Archive for May, 2010

Manufacturing consent and the drug war

 | May 27, 2010 1:19 am

Check out this “debate” between MPP’s Aaron Smith, and some chick called Calvina Fay:

Although I’m happy to see the issue being addressed (more or less) seriously in the mainstream media, I’m irritated by the inherent bias in the forum:

  • “street signs” at lower screen read:
    • “Golden state going to pot?
    • “Stoner stimuls for the states?
  • Off the cuff remarks biasing the forum:
    • “What if everyone walks around stoned all the time?
    • CNBC correspondent asking if the LA correspondents eyes are glazed.
    • L.A. correspondant: “you’d be high to think this is a slam dunk”

And let us not forget the inherent bias of the mechanics of the forum. Two people are given a few short minutes to present their point of view. The brevity of the allowed statements gives the dishonest representative of the dishonest status-quo an advantage, since all of here statement are familiar falsehoods, and thus ring true to the uneducated ear. The MPP debater has to focus on disassembling what lies he has time to deal with in the time allotted. So let’s take a look at the prohibitionists talking points:

” Legalizing it isn’t going to solve our drug problem, nor our economic problems. In fact it will make it worse.”There’s nothing new here of course, and there’s nothing true here either. While legalizing marijuanna certainly won’t solve our economic problems, it will create a new revenue stream and eliminate a harmful, wasteful, useless, cruel and racist expense: the incarceration and prosecution of marijuana users. It will reduce law enforcement costs, and free up funds and resources to fight real crimes. So it will mitigate our economic problems. Thus it’s a positive step in the right direction. The statement that legalisation will “make it worse” is just a fabrication to prevent us from looking at the sheer dumb-headed falseness of her statement.

Alcohol and tobacco have more social costs than they provide taxation income”But then what about the fact that Alcohol and tobacco have more social costs than they provide taxation taxation? This may very well be true. But we don’t criminalize Alcohol or tobacco production, despite the fact they are distinctly more harmful than cannabis. Why not? Primarily because we have learned from our mistakes. We attempted to apply cannabis style prohibition to alcohol back in the twenties, and it was a complete disaster. Not only did we lose the income from taxation of the substances, but their use increased, and the social harms exploded . Not only did we continue to see normal array of problems associated with alcohol abuse, but we added widespread crime and corruption into the mix. The parallels to the situation with cannabis are quite close. What’s different is the intrinsic harm caused by cannabis, which is much less than the intrinsic harm done by alchol use.

Legalisation will lead to more users. This is pure conjecture. The number she spits out (30%) is pulled out of hers, or someone else’s ass, with no basis in experiment to justify it. The data that does exists indicates that drug use either remains the same, or in many cases decreases with legalisation. Holland has lower cannabis use amongst its citizens than any of its neighbouring countries. Why? Well one Dutch official believes it’s because they “have succeeded in making cannabis boring”. This isn’t just an outlier. We have had similar results with alcohol prohibition, and Portugal has had similar results by decriminalizing all drug consumption. So the evidence suggests that prohibition not only doesn’t work, it has the opposite of the desired effect.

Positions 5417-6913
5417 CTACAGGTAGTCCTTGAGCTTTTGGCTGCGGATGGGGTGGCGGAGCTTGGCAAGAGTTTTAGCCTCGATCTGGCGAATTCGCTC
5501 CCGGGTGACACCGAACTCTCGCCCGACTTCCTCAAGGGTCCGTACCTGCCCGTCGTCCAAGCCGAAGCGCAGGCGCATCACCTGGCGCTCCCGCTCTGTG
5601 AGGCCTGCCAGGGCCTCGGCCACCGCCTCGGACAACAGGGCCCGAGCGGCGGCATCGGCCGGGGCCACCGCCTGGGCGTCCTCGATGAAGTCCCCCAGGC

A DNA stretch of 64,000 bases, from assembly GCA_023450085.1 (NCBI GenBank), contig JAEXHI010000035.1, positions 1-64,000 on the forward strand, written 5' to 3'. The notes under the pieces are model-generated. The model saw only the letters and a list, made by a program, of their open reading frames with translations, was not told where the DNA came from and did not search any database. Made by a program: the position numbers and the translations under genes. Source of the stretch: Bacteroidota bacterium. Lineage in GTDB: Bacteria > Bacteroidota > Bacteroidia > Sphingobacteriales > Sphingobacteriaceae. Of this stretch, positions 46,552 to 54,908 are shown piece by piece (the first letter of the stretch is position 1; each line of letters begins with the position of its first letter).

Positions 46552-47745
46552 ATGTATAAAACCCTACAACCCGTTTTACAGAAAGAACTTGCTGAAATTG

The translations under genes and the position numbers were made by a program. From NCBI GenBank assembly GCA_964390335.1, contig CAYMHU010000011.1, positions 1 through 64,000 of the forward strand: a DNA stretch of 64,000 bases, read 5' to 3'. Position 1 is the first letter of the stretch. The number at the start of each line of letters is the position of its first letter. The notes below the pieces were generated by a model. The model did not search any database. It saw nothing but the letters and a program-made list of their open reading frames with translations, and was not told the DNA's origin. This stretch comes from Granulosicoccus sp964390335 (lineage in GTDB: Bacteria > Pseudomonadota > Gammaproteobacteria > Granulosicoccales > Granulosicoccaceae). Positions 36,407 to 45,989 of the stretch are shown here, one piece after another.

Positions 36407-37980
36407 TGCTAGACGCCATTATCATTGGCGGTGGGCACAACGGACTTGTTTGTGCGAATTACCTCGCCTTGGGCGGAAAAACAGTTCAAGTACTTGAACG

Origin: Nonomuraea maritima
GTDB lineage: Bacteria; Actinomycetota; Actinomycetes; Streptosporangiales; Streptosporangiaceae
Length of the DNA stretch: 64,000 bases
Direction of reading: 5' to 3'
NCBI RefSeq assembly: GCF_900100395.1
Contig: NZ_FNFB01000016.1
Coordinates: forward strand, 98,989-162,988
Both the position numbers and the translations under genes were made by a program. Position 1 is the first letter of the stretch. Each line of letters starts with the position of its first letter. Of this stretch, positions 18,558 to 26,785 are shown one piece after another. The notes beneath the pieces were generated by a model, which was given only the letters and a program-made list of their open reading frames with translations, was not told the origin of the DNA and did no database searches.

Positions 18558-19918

Marijuana is not harmless, it’s the number one drug that kids are in treatment for. This one actually makes me fucking angry. This is completely true, because Marijuana is the number one drug for which kids are being forced into involuntary “drug treatment”. One friend of mine was forced into one of these programs in his teenage years because he had smoked a few joints and got caught. They promptly put him on a series of pharmaceuticals. Brilliant. It’s the usual case that the most harmful consequence of cannabis consumption is getting caught. Now certainly marijuana is not harmless. Excessive use can rob your motivation. Excessive smoking can lead to bronchitis. All these effects can easily be cured by laying off for a couple of weeks. Cannabis is among the least habit forming drugs, and is associated with no withdrawal symptoms. So sure, excessive marijuanna use is harmful, just like excessive sugar or fast food consumption is harmful. Don’t overdo things. But criminalization of something radically safer than alcohol is just plain criminal.

We’d still have a black market for children, just like with alcohol and tobacco. The old “think of the children” ploy. It’s another complete line of bullshit. If you are worried about your children, or someone else’s children, you should be for the legalization of cannabis. Why? Well, the rate at which kids try cannabis under prohibition is high. By far the worst consequences of smoking cannabis result from its prohibition. If you get caught it can ruin your career, education and future. Why would you want to put your kids at that kind of risk, all because of a prohibition policy which has no benefit. ONDC polls indicate that high school age kids find it easier to get pot than to get alcohol. Under alcohol prohibition, an eight year old could walk into a bar and get a drink, no problem. Experience shows that regulation (like alcohol and tobacco) is more effective at keeping kids off drugs than prohibition (like cannabis and our failed attempts at alcohol prohibition). So the real question here is, are you stubbornly going to hold to prohibition, or are you interested in results? If you are interested in actually protecting your kids, support legalisation.